Moves to protect a sacred site which has cultural significance to the travelling community will take a step forward next week.
Historic Scotland is currently holding a consultation on the Tinkers’ Heart, near the Rest and Be Thankful road pass in Argyll after a campaign to give it special status.
The landmark, which consists of a heart-shape of quartz stones embedded in a field overlooking Loch Fyne, is said to have served as a “marriage place” for gypsy travellers for centuries.
Now senior members of Historic Scotland are to visit the site on Tuesday afternoon as part of their consultation.
And the leader of the campaign to protect it called on fellow travellers or others with memories and knowledge of the Tinker’s Heart to attend.
Gypsy traveller, author and storyteller Jess Smith lodged a petition of 1,200 signatures with the Scottish Parliament last year.
Ms Smith said yesterday: “We have reached a crucial point. This site has been crying out for recognition for so long.”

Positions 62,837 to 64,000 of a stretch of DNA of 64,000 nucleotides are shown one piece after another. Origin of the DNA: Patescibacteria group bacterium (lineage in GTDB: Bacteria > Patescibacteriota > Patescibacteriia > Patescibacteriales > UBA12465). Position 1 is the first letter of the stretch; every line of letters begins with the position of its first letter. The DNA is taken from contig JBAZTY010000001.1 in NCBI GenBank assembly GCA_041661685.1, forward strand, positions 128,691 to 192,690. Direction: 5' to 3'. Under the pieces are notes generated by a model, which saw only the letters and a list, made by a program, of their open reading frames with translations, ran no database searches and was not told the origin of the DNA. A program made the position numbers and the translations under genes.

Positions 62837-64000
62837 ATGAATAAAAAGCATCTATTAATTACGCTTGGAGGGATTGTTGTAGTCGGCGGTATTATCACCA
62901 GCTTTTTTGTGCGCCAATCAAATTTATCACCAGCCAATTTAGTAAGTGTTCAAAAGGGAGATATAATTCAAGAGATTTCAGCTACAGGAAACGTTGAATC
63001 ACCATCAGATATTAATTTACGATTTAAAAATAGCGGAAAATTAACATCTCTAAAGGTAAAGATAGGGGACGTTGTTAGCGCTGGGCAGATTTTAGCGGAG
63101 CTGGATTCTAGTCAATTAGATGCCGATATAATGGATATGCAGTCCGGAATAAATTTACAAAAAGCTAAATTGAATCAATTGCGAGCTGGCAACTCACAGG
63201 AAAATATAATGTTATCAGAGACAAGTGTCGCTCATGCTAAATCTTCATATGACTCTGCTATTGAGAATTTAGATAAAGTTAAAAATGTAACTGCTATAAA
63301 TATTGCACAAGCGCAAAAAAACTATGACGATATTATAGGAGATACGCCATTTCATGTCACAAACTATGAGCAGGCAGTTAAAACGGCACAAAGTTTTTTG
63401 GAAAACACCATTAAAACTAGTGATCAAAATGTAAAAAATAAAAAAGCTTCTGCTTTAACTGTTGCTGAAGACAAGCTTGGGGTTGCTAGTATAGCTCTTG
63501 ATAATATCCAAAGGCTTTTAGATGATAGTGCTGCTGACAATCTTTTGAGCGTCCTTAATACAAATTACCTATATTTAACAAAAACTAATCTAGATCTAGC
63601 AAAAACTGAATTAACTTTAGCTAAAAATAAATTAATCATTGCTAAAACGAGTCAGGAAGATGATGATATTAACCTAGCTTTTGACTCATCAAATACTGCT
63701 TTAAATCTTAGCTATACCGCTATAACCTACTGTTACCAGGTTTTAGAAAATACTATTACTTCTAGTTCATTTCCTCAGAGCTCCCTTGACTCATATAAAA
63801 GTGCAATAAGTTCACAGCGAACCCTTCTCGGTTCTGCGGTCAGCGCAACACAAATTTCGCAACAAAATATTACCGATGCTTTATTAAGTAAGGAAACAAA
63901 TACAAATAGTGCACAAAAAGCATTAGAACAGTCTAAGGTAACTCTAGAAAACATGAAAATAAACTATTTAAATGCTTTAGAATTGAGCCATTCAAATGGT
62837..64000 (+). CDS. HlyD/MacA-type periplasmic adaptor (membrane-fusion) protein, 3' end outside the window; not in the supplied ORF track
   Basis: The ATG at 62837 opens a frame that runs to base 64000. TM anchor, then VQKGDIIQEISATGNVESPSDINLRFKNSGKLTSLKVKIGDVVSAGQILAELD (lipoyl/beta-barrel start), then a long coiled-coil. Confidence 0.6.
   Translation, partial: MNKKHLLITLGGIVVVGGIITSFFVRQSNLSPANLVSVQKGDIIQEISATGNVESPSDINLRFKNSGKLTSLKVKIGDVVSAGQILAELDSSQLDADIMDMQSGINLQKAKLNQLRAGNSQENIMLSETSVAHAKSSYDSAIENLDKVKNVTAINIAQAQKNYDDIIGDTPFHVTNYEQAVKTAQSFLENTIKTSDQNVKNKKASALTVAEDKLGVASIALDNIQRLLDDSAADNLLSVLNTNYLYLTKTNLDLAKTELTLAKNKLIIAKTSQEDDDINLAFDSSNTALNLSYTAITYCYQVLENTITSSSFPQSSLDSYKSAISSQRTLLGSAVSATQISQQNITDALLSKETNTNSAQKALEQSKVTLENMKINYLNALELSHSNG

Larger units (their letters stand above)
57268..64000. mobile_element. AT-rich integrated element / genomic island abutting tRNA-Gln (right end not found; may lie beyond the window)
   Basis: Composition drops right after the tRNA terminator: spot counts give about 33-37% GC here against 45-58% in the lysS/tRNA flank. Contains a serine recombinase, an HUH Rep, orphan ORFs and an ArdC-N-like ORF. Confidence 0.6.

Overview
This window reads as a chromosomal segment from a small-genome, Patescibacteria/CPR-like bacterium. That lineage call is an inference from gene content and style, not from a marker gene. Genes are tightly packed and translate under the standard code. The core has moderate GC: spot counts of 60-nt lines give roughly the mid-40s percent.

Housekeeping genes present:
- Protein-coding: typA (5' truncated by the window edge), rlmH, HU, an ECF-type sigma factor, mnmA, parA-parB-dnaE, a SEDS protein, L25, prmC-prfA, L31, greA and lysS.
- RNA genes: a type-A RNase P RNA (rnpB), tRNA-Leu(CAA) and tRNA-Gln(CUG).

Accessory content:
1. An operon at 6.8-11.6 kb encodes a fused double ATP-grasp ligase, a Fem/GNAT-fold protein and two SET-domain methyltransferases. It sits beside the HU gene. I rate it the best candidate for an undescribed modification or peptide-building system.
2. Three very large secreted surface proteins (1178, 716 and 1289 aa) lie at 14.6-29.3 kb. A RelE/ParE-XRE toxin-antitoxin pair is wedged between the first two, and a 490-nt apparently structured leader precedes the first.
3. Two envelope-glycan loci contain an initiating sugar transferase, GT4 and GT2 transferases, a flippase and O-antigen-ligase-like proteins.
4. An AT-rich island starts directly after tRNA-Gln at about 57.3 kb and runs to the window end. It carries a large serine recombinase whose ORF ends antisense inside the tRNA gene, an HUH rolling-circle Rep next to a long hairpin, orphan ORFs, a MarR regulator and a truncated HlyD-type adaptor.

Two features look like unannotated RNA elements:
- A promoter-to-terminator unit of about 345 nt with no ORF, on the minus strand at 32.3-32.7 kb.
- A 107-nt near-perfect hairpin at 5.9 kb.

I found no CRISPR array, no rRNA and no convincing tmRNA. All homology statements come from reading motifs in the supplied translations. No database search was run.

The oral tradition of the community means that there is very little written evidence about the site.
But Ms Smith now believes she has traced mention of the site in a book, called Mystical Scotland, published in 1995.
Dr George Findlater, who is leading the consultation for Historic Scotland, will visit the site on Tuesday with a group of experts.
He said: “As part of our project to better understand the significance of this fascinating monument, we thought that it was important to actually get out to the Argyll area and engage with the local people face to face.
“We’ll be meeting with various groups with an interest in the monument, which of course includes the travellers themselves, and we’re very excited about all the interesting stories and evidence we’re hoping to gather. These should really help to inform the consultation and help add to our knowledge of the Tinkers’ Heart.”
Anyone with reminiscences of the Tinkers’ Heart is urged to contact Historic Scotland before the end of the consultation on May 15.